Taste And Legacy Make Maharaj A Culinary Landmark In Dimapur - Eastern Mirror
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Taste and legacy make Maharaj a culinary landmark in Dimapur

By Temshinaro Updated: Feb 25, 2024 10:40 pm

Maharaj Hotel started as a small business decades ago and is run by six brothers who are originally from Rajasthan.

Run by RP Sharma and his brothers, Maharaj Samosa is located at Marwari Patti in Dimapur. (EM Images)

DIMAPUR — For samosa lovers in Dimapur, Maharaj Hotel could easily be one of the most cherished and preferred spots. Boasting decades of legacy, this unassuming establishment located at Marwari Patti has grown from a modest venture to a beloved culinary landmark.

Commonly known as Maharaj Samosa, the eatery, renowned for its fiery and flavourful samosas, has become a staple stop for people from all walks of life.

Despite its humble surroundings, the hotel’s popularity transcends class and religion, drawing patrons for its delectable offerings that include samosas, jalebis, kachoris and tea.

A favourite of NLA Speaker


Among its patrons is Sharingain Longkumer, Speaker of the Nagaland Legislative Assembly, whose relationship with the hotel spans over a decade.

“I used to frequent a samosa and kachori place in Mukherjee Nagar, North Delhi, during my entire days of study and practice. After returning home, I missed my favourite indulgence so I started trying out places to see if any of them could match the taste and flavour, and that is when I discovered Maharaj Hotel,” Longkumer recalled

According to Longkumer, the morning hours are the best time to visit, and he enjoys sitting in the humble eatery, munching on its offerings with tea and companions from different walks of life.

While there are many places that serve samosas and kachoris, “our Maharaja nailed it,” he said, referring to the combination of ingredients used in the stuffing for the popular snacks.


Family business that stood the test of time

The popular eatery started as a small business decades ago and is run by six brothers who are originally from Rajasthan.

RP Sharma, the eldest of the six siblings, told Eastern Mirror that their humble beginning, which started a little more than 40 years ago, was not easy, but as the number of regular customers increased, their business flourished to where it is today.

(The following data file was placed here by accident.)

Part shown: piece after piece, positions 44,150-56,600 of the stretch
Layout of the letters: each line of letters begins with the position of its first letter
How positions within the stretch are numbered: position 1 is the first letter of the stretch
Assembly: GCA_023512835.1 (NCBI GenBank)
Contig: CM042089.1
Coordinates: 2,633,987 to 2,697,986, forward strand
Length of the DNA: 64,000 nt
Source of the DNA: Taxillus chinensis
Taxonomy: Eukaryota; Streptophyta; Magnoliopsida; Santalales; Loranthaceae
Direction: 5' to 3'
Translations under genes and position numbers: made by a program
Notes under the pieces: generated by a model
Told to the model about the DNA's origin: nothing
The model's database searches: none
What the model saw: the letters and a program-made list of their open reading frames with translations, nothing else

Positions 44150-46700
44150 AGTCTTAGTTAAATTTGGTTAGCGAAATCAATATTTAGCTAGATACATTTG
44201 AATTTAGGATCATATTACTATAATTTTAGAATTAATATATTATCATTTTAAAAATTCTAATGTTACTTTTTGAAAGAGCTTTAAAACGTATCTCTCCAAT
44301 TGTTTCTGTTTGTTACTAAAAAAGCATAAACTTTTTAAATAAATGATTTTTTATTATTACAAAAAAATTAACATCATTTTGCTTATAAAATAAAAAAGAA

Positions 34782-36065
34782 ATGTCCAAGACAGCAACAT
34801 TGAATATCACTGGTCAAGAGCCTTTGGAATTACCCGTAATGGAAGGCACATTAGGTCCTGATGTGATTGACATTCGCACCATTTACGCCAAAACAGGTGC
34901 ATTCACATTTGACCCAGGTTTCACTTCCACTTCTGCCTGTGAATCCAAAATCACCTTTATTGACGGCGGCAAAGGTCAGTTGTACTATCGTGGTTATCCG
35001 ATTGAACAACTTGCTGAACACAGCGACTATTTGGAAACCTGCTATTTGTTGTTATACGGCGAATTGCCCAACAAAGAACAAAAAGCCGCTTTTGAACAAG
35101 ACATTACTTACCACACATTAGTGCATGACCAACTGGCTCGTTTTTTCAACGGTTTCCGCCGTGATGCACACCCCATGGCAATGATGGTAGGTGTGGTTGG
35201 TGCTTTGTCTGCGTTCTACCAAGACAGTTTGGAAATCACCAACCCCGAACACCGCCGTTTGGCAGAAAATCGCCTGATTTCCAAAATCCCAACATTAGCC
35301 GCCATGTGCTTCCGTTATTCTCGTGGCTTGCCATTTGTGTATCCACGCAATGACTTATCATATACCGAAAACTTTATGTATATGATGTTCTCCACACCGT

Little did they know, four decades ago, that this small venture would evolve into a family business, becoming a major livelihood source for them.

At present, Sharma and two of his brothers are in Dimapur, while the other three are in Rajasthan, looking after the family and earning livelihoods as farmers.

A morning to evening affair

During a brief interaction with this newspaper, Sharma, who was busy frying a batch of kachoris and samosas, maintained that the eatery serves hygienic food.

As the shop opens at 7 am and closes at 7 pm, ‘we eat samosas and kachoris for breakfast’, he said, adding that they also like to sit and snack on them, just like their customers.

Sharma noted that when they first opened shop, samosas were priced at INR 1 and now it has gone up to INR 15.

In a day, they make an average of 300-350 samosas, about 70-80 kachoris, which are also priced at INR 15 apiece, and about 10 kilogrammes of jalebis, which cost INR 160 per kg.

Sharma said the eatery also receives bulk orders for parties and other celebrations.

Bringing together diverse customers

Despite sharing common ingredients, samosas served in different places differ in taste. But whether accompanied by a cup of sweet tea or paired with sweet and spicy chutneys, samosas are a beloved snack cherished everywhere.

The Maharaj Hotel is no exception, as it is very common to see students from the nearby college, dressed in their blue salwar uniforms, polishing off their plates of samosas with spicy chutney.

Like the students, Kumar (name changed) is a regular customer who has been visiting the eatery during his office lunch break for the past four years.

Seated with a plate of samosas and hot tea, he shared that it has become a daily indulgence and he completes his day’s visit with a piece of crispy jalebi.

Aside from the business, Sharma’s and his family’s four-decade stay in Nagaland has been one of the safest and most fruitful.

He observed that no society or religion is 100 percent perfect; however, Dimapur has been and continues to be one of the best places to live, with people from various states coexisting in harmony. Dimapur is my home, he added.

By Temshinaro Updated: Feb 25, 2024 10:40:53 pm
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